on the present

For as long as I can remember, the next step in my life has always been more important to me than the one I am taking.

I spent the first semester of ninth grade counting down the days until winter break, and I spent the second semester of ninth grade counting down the days until I was 25 percent done with high school — I literally thought about that percentage. I spent 10th grade counting down the days until I was done with my first AP class.

But as high school goes on, I am coming to the realization that the time I have left watching Netflix for hours and hanging out with my childhood friends is limited. Suddenly, the next step is becoming more of a blur and, finally, I am focusing on the step I am taking right now.

I am a dreamer and the “next step” that I am constantly thinking about, which consequently takes away from the time I spend thinking about the present, is whatever dream I have at that time. Right now, the dream is that I might one day live in London and work in a fancy office and live a fabulous life. Dreaming is who I am, and every dream I have ever had will always be a part of me. The first time I remember dreaming about a fantasized life must have been in seventh grade, and they have never held me back — until maybe now.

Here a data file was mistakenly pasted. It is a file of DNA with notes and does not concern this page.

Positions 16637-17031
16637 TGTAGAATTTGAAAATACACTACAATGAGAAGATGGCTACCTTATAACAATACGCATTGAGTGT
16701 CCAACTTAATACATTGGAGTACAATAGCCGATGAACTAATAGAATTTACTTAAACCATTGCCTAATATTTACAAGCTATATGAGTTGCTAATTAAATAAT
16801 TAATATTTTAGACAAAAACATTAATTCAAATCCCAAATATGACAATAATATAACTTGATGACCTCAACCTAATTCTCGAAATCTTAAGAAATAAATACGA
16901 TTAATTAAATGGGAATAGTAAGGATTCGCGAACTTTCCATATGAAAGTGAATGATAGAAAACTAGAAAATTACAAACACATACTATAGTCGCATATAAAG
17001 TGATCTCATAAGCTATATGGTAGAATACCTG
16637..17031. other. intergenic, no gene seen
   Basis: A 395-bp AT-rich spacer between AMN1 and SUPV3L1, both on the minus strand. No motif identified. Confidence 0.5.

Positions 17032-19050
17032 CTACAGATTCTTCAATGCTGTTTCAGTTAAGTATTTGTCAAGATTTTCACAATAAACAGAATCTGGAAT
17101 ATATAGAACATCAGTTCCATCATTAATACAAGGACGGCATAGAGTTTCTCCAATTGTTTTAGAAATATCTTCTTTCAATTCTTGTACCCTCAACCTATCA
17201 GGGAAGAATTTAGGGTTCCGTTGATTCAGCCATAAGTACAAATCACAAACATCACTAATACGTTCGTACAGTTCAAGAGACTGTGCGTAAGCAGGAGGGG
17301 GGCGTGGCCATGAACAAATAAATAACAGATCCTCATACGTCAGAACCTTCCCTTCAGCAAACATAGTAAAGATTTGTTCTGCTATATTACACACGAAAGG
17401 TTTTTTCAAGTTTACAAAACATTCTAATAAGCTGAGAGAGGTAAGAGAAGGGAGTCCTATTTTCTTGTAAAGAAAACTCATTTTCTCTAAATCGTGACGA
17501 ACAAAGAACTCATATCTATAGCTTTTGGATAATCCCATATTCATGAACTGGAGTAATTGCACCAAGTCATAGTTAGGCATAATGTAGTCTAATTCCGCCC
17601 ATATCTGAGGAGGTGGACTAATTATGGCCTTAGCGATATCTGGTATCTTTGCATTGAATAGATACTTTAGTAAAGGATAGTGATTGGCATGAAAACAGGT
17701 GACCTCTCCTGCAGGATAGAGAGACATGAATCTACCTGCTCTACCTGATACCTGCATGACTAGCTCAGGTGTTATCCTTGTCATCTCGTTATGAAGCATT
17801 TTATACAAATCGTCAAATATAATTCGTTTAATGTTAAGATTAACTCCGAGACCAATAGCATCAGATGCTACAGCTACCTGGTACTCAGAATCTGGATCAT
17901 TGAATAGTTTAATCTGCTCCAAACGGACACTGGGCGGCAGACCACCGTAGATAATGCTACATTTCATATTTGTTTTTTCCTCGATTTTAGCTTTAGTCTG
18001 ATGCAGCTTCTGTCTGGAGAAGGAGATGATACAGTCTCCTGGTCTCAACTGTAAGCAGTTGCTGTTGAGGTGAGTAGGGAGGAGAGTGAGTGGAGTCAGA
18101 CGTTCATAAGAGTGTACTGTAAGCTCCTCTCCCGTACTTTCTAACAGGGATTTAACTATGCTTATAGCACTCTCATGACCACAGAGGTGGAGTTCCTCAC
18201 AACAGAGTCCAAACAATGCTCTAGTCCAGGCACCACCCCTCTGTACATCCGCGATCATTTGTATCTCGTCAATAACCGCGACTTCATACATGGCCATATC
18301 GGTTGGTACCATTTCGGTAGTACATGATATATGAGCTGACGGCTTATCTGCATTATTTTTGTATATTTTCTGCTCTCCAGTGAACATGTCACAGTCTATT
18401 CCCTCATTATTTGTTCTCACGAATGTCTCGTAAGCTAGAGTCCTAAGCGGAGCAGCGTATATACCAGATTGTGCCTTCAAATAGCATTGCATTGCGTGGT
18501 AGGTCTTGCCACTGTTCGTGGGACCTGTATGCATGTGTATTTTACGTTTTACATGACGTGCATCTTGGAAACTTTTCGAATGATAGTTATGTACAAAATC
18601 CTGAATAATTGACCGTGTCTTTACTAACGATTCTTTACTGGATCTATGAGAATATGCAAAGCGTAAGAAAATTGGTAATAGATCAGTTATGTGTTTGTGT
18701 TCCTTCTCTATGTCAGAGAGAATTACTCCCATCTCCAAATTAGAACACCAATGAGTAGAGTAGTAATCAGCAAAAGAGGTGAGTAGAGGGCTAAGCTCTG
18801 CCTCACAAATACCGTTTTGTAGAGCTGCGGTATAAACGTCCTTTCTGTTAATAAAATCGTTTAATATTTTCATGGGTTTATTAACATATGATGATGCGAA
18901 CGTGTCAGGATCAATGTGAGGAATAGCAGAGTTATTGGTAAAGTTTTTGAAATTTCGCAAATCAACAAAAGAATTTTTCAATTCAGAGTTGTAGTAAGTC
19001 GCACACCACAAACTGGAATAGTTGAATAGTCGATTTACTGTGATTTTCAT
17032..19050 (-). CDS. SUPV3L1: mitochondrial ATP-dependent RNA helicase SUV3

Recently, I have learned to let go of these dreams a little bit because I cannot afford to spend more time planning them and less time enjoying my senior year.

I always hear about people wanting to find themselves and taking time for themselves, but I never thought of myself as the type of person who would need to do that. I always associated that type of self-discovery with a form of recovery, but I am learning that I do not need to be recovering from something in order to work on myself.

I want to find what makes me happy. I want to find a passion — something that I would feel incomplete without, because as of now, my passion is dreaming, and I want that to change. As high school progresses, the idea of change has become a much more positive prospect in my mind. In ninth grade, I used to be afraid of anything that would change how I looked, how I acted or even how I studied, but today I find myself saying, “I want to change something.”

I even considered dyeing my hair, which is something I have been against for as long as I can remember. I am not sure if I just do not know myself as well as I thought, or if I am simply in the process of finding myself, but there is one thing I am sure of: I want to find myself when I am living on my own.

In college, I will be away from everything that has been a part of my routine for the last 17 years, and frankly, I am genuinely excited for that. Maybe a shock to my system is exactly what I need to get closer to what makes me happy, to get closer to living in a dream rather than living for a dream.

by Mahan Chitgari